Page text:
Securing the Structure: Determining Access for Property Management
Selecting an access control system for a commercial building is one of the important decisions a commercial owner or manager can make. These systems are critical both in protecting commercial buildings and its tenants as well as maintaining smooth day-to-day operations.
In recent years, major digital and biometric advances have evolved to combat ever-changing threats, which can make navigating the security landscape more difficult. It is important to understand that the best security system for a property does not always equate to the most advanced system. Careful assessment of security needs and goals will help security managers select a system to best match the building’s needs and lay the foundation for a secure building.
Anything that could harm the critical operations and assets of a business is considered a security threat. Common threats include intruders, disgruntled employees, terrorists and natural disasters. To help select an access controls system, security executives must consider certain factors.
DO THE RESEARCH
Find out your building’s background. Buildings located near transportation centers, tourist attractions and cultural centers are inherently at a higher risk of security breaches. It is important to research any history of threats to the building and surrounding area, which can be done by contacting the local police department. Landmarked properties are often located in historic, high-risk areas and require higher-level systems.
Consider whether tenant companies are high-risk. While all businesses have unique security concerns, certain tenants require additional security precautions that must be taken into consideration when selecting an access controls system for the entire building. Tenants such as chemical companies, government offices and banks are high-risk and in turn require a higher level of security.
Learn tenants’ security goals, risks and plans. For most tenants, the chief concern will likely be guarding physical safety and maintaining the integrity of information systems. Go one step further to ask employees’ opinion toward security. Do employees feel safe at work? What type of security systems do tenants feel comfortable using? Getting tenants on board with an access control system will make the execution of security measures far more effective.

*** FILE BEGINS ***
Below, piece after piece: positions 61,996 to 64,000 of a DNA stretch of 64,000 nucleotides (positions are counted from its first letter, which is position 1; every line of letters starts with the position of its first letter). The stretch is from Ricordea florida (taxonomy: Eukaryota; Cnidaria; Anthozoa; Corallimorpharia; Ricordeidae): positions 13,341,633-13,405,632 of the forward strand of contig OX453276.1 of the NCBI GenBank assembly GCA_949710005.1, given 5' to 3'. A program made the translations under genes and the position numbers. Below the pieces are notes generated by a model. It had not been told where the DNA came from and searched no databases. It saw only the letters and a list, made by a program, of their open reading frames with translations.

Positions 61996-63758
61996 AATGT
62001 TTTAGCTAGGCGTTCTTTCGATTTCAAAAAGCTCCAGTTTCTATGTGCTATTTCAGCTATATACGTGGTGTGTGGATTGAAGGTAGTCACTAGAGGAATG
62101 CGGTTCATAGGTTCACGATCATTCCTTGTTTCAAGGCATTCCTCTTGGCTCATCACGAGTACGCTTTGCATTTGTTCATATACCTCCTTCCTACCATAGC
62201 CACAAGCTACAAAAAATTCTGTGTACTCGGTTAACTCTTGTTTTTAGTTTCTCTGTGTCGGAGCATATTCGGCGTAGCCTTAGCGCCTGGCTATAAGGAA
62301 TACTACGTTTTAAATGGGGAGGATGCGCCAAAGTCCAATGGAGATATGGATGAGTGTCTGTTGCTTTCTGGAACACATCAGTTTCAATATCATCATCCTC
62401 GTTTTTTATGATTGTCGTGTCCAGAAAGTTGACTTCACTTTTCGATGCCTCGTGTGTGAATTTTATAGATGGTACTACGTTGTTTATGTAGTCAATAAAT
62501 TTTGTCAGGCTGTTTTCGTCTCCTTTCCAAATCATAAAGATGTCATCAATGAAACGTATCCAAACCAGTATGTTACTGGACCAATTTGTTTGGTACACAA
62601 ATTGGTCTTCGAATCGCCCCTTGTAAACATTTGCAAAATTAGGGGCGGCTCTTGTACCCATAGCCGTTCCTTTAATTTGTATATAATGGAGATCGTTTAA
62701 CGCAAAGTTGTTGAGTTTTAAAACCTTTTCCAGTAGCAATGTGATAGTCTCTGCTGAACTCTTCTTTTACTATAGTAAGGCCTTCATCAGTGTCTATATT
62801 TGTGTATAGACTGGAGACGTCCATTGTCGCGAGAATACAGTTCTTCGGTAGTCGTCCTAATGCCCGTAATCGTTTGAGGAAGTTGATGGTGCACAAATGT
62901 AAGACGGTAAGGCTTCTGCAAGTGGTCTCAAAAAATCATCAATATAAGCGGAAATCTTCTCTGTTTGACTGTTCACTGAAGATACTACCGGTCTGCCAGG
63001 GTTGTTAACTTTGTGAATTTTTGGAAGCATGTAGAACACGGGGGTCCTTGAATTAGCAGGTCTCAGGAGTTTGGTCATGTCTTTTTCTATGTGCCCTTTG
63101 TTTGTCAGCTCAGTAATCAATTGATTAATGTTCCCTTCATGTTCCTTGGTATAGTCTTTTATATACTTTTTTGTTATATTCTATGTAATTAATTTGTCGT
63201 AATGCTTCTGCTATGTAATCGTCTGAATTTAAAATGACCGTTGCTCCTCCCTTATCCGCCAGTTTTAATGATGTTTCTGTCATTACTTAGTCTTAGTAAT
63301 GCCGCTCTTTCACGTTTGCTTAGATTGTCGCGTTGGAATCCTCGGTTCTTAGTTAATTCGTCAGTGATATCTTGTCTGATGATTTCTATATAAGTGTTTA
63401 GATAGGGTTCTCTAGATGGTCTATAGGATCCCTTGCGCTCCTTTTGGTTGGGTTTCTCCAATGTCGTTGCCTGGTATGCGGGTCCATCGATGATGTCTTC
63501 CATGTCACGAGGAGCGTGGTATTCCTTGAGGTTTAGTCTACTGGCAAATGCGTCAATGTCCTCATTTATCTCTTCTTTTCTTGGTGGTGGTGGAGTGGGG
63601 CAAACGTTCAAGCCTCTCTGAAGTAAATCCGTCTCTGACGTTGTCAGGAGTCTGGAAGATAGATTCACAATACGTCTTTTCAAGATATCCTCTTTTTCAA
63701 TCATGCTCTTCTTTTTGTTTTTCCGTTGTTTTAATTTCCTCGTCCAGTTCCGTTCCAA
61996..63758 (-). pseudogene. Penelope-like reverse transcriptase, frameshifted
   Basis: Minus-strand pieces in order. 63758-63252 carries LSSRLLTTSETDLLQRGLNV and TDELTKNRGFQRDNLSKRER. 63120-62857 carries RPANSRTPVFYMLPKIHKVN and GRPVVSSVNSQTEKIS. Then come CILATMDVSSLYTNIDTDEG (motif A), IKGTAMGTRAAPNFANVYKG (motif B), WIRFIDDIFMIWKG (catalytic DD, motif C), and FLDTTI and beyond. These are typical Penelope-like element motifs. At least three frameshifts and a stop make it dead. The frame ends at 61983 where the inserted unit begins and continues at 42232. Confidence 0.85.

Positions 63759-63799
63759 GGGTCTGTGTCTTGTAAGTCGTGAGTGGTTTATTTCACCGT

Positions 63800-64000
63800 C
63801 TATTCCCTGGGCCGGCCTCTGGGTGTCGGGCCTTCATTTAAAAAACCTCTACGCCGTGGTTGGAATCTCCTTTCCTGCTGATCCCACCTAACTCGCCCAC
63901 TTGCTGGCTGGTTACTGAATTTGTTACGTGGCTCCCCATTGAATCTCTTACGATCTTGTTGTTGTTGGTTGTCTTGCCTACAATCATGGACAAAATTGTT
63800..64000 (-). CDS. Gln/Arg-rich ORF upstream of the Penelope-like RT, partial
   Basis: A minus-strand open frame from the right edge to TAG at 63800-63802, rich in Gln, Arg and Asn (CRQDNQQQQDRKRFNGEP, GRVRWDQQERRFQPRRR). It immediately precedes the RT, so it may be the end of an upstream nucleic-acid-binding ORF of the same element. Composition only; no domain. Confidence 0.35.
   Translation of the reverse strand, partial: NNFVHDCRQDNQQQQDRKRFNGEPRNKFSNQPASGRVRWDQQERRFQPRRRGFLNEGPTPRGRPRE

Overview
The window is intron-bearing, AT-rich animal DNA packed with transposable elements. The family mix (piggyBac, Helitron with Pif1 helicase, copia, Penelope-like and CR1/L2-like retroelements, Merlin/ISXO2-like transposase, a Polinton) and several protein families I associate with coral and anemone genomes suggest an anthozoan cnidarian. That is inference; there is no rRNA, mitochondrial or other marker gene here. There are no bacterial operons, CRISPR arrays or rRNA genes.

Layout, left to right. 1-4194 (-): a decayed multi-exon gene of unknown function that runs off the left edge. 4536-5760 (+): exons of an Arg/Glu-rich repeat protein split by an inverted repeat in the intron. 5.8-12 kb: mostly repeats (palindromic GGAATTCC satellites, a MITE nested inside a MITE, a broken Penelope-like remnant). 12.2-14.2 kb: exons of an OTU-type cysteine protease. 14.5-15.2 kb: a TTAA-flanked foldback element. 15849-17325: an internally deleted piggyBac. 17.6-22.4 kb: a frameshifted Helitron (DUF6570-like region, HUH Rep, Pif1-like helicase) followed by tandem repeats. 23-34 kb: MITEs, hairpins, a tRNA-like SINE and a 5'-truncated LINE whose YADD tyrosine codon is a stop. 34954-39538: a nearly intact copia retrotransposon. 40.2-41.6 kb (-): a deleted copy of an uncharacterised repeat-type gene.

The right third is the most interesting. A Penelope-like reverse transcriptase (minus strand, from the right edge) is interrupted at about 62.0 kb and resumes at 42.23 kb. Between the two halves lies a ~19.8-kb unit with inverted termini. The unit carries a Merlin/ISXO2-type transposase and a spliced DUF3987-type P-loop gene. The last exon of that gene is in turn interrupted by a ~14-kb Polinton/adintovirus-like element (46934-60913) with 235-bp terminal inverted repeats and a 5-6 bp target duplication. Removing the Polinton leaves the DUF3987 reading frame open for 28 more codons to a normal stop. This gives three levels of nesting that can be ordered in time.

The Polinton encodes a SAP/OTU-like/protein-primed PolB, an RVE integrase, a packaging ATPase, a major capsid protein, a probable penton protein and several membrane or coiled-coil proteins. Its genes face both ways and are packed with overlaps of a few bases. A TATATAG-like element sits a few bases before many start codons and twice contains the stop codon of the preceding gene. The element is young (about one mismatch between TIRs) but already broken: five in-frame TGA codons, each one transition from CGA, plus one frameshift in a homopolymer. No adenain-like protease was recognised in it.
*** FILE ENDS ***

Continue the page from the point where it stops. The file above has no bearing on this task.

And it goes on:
After assessing individual tenants, evaluate the collective tenant base. A retail tenant or health care provider with walk-in visitors will greatly increase the amount of traffic in the building. Develop a program for handling visitors and follow a consistent protocol at all times. Lobby congestion can be an issue with higher-level systems, which can sometimes take more time to get people through.
New security developments include biometric systems, security video and smart cards, with biometrics generally being the most expensive and smart cards the least expensive. Building owners should find a system that is both effective and affordable. One solution: Have your tenants hire personnel to administer security systems for their individual offices. This way, the entire building system is both better integrated and more affordable.
Life of the System
Consider the useful life of the system and any future building needs. Security technology will continue to advance, coming up with both better and more cost-effective methods. Security systems should be reviewed every three to five years to ensure systems are up to date and compliant.
The security industry is making enormous advances as it progresses toward technological independence, but we have found that there is also no true substitute for the watchful eye of a highly trained security officer. A combination state-of-the-art digital access and physical security officer system will create multiple layers of security precautions. Building owners and security executives can be confident they have provided the building and their tenants with a safe and secure place to work.